Chris stood in the open door, enjoying the warmth of the late summer sunshine and watching the little red car until it was out of sight on her long driveway. She contemplated the apple trees. They had gone in the year after she came here with Henry, shy, frightened of her own shadow, and afraid they would come take her back again. The trees were twenty years older, full of ripe fruit – she could smell the winy scent of the drops from here, even if her eyes weren’t up to making out the busy wasps under the trees. She was older too, settled. No longer full of fear, but… her eyes drifted back to the curve of the driveway where Dana had gone out of sight. She remembered it. There was little enough she could do for Dana, that was a blindfold of her own making and only she could remove it.
Now, Lily. Chris walked back into the house. Lily was a conundrum. That woman had never been afraid of anything, and for good reason. But Chris couldn’t escape the memory of the older woman’s haunted eyes as they stared into her sister’s casket. Chris, back in her own warm kitchen, shivered, and picked the cordless phone, as battered as her mugs, up from its charger. She dialed from memory.
“Hello?” The voice on the other end of the line sounded harried. Chris smiled, imagining the scene at the other end of the signal.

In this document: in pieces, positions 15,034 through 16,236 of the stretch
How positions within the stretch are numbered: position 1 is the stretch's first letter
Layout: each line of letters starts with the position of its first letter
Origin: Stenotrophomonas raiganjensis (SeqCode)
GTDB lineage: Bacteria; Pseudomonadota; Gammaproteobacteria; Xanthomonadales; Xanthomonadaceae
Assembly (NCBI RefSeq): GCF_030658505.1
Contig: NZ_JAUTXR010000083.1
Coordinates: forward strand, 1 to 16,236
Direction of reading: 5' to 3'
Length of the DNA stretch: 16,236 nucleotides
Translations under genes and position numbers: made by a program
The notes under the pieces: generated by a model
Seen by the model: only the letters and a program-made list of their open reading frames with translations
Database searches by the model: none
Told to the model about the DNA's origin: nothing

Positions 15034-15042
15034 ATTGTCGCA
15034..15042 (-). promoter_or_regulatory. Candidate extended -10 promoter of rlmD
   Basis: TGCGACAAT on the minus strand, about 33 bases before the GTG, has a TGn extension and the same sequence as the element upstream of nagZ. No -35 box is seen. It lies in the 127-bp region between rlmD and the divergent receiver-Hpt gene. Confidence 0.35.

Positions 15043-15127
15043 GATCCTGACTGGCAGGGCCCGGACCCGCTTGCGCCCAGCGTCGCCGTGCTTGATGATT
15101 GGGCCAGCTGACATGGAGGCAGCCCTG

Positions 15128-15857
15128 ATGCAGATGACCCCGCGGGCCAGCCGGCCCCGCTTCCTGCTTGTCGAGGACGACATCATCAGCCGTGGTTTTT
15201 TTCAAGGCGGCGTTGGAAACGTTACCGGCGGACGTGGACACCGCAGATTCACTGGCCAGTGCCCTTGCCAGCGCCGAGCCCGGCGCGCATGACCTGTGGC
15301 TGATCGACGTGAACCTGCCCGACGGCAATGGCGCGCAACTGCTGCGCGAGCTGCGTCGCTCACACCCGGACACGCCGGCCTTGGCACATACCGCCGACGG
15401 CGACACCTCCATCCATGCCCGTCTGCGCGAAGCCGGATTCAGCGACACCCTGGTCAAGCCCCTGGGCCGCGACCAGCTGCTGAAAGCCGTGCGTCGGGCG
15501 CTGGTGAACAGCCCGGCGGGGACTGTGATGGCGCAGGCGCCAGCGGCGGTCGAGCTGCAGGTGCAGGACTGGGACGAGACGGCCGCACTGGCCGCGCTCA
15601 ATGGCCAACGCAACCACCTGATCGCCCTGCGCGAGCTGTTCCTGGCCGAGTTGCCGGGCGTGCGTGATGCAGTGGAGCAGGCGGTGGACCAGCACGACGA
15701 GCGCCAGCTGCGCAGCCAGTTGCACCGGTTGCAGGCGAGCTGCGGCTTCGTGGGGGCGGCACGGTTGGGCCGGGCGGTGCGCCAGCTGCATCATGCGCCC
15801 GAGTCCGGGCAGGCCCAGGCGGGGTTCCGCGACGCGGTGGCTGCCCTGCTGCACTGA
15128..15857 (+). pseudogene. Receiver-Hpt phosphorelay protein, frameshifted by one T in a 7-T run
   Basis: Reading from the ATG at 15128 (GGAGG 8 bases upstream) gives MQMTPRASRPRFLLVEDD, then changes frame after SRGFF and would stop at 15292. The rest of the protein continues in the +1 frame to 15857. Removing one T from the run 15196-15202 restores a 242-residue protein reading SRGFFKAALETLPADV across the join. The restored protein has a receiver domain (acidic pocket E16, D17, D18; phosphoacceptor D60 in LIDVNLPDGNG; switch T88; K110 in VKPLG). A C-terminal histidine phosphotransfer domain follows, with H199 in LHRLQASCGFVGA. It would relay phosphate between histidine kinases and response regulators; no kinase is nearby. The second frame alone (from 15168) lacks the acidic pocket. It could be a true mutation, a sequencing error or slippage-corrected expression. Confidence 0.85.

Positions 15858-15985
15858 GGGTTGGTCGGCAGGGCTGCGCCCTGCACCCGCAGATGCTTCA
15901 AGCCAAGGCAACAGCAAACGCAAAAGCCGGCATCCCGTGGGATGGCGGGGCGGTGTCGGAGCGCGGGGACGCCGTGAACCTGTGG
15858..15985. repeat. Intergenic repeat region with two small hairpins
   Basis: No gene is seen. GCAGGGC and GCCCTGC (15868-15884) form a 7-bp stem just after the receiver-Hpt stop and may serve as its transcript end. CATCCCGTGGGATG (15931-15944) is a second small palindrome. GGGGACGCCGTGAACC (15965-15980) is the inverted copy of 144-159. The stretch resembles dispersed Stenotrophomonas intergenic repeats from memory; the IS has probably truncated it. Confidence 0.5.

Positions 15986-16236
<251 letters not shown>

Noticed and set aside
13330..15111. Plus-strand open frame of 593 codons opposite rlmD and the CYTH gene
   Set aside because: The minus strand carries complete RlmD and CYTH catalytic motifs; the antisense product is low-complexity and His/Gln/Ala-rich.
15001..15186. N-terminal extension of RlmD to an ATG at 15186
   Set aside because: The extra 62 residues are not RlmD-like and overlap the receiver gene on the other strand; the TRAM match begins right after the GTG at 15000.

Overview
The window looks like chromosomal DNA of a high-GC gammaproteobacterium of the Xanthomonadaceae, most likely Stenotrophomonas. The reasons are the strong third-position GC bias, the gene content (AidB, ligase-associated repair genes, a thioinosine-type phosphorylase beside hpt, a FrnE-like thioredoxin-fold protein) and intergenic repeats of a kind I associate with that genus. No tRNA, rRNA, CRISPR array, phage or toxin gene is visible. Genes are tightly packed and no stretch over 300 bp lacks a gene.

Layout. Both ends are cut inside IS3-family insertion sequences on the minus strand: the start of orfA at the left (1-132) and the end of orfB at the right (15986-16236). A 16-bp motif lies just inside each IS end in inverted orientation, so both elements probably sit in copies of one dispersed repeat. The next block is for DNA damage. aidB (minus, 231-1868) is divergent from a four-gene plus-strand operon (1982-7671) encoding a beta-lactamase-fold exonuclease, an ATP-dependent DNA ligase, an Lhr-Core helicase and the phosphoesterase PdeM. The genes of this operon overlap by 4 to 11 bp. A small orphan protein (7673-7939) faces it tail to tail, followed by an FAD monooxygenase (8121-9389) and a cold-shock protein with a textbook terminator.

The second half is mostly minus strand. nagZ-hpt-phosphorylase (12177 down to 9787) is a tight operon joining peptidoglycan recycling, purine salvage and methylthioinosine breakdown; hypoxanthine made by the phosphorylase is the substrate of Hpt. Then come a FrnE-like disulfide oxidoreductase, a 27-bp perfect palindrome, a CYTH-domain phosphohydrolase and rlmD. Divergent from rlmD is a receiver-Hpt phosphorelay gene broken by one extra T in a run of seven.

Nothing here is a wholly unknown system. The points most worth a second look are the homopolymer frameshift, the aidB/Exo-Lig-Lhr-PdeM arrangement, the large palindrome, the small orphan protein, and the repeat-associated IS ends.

“Meg, how would you like to get out of the house and give those youngsters something to do?” Chris knew the other woman was likely standing in her own kitchen, a cluttered room with kids running through – yes, she could hear a little voice in the background now – with a baby clinging to her leg and the slim cell phone tucked half under her chin. One thing about the cordless, it had enough chunk to do that without giving her a crick in her neck. She didn’t know how Meg managed.
“Oh, well, yes, but are you sure?” Chris could hear the doubt in her voice.
Chris chuckled. “School isn’t in for a week, you’ve had them all summer, and I have trees full of apples I can’t pick. You’ll be doing both of us a favor.”
“If you put it that way…” Chris heard the phone clatter, Meg’s voice distantly, then she was back, breathless. “It won’t be until later.”
“That’s fine. I’ll make cookies, you come after dinner. The kids will sleep after you get home again.”
Meg, on the other end, laughed, “I bow to your wisdom. And it sounds lovely if we’re not putting you out.”
“I don’t want the apples to go to waste this year.” Chris hesitated. “And Meg? Bring Mac.”
“Oh?” Meg sounded interested, ‘no! Patrick James… Chris, not you. But we’ll talk tonight.”
“Go deal with Pat.” Chris heard what might have been a goodbye or a garbled command to comedownrightthisverysecond, and the phone went dead.
She put it down firmly on the counter. It was past time she talked to Lieutenant Appleton again, but this time it wouldn’t be in his official capacity. She didn’t have anything official to offer him, just the gut of an old woman talking. He’d listened to her before and respected her, she needed that again. Something was very wrong and she couldn’t deal with it alone.
In the meantime, she had cookies to make, and an aching leg to rest before the swarm of happy but boundlessly energetic children descended on her house. If there were no chocolate chips in the pantry, it would have to be oatmeal. She wasn’t rolling out sugar cookies today.